So, Ghost Freud, i know you believe that religion is to prevent people from becoming lunatics and to give us some kind of law and order to follow, but for me, at least, even without the bible, commandments , or laws I would still still treat my fellow man/woman/neighbor the same. My morals would not change.

    1. Sometimes others hear what they expect or want to hear. Poor lawyer.

      I think ritual trivializes God often. I think living what He teaches is the best way to grow close to Him. Thanks for such an insightful comment. :-)


    Very Nice Post... but you know that, that's why you posted it! Right!

    Welcome in the letter "H"... thank you!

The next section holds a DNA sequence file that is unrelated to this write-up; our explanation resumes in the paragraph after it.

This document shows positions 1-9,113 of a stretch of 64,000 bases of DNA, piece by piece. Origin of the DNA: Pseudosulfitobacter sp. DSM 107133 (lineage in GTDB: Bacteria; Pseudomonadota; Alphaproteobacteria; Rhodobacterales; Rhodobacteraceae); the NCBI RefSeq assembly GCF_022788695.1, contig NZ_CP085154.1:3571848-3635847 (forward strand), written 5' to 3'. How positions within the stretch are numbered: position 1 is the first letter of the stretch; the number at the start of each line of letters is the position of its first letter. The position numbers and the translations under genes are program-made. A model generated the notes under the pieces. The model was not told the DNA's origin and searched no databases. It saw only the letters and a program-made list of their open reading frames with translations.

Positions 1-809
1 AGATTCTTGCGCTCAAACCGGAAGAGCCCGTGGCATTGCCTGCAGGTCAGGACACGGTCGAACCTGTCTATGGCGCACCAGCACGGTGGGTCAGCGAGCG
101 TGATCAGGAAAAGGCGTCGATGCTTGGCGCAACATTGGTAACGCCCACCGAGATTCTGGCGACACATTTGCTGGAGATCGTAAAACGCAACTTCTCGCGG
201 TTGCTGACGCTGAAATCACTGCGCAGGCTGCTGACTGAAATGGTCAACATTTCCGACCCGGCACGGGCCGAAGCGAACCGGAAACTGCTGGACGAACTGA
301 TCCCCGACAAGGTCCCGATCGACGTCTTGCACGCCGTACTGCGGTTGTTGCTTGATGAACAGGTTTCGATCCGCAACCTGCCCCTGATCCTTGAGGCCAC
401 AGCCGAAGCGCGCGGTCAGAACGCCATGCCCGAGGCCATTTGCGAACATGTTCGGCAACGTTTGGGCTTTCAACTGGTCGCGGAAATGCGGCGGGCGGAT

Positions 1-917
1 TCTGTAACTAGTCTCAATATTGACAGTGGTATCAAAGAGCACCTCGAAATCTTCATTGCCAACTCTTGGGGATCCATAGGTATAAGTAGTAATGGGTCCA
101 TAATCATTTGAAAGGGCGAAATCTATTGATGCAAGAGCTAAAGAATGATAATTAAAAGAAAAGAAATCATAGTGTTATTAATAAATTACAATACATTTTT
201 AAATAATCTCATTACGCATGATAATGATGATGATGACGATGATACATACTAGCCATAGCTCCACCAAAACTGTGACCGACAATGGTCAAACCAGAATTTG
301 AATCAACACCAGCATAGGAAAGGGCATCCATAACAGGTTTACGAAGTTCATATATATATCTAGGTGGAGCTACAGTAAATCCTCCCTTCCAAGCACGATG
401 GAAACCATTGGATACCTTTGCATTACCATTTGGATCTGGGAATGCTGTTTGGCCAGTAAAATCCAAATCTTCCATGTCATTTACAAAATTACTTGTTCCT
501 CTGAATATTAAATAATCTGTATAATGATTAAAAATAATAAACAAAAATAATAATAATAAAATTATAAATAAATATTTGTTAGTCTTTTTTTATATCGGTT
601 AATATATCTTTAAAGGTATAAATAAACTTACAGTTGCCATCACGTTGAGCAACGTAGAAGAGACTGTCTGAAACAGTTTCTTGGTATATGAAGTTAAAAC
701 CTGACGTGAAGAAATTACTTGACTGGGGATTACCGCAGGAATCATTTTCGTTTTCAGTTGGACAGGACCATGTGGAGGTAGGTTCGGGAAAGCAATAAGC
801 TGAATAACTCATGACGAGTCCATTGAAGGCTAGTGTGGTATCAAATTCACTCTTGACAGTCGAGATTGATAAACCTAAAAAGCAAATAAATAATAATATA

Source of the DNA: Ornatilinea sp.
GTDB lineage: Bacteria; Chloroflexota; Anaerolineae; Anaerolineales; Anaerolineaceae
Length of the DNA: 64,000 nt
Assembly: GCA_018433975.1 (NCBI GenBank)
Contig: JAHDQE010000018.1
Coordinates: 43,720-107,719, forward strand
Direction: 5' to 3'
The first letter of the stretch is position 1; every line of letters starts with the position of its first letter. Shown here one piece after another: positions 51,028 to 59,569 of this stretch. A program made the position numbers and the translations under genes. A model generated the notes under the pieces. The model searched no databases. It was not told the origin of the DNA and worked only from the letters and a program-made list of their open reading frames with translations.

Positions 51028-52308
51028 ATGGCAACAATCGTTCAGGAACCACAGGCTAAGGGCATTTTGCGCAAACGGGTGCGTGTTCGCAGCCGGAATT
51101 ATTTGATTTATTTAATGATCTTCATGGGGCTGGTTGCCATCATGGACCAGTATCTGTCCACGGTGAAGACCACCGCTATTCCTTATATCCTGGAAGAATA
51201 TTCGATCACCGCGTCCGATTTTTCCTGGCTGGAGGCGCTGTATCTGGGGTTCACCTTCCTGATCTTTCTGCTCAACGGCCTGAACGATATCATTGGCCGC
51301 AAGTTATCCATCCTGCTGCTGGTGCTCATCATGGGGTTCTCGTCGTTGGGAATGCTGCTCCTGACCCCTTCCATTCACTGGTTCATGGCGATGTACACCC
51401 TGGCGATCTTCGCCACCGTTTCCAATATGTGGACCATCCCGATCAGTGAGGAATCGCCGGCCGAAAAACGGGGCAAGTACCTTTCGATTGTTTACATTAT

Jeremy [Retro]
    AtoZ Challenge Co-Host [2016]

    Stop over and find a free "SIX STRINGS: BLOGGING AtoZ CHALLENGE" Here:

    You know you want to know if me or Hollywood... is Nuts?

  3. Fascinating take on Lewis and Freud! I'm quite intrigued to check out the rest of your A to Z posts now.

    Cheers - Ellen |

  4. I'm also interested in reading the rest of your posts. This is quite intriguing.

  5. That's interesting. Freud was such an enigmatic being. I think he could be explored endlessly.

    Meet My Imaginary Friends

    1. Indeed he could, Kathleen -- which I do for the rest of April. :-)

  6. Give me the suburbs any day! Now I have to go get a tissue. Tears of laughter.

    1. Yes, the suburbs for me, too. But no commuting!!

  7. My goodness, lots to digest and think about in this post. Excellent stuff, Roland!

    Susan A Eames from
    Travel, Fiction and Photos

    1. I am so happy you enjoyed this post. I am at the CyPhaCon still so unable to visit my blogging friends as I would wish! :-(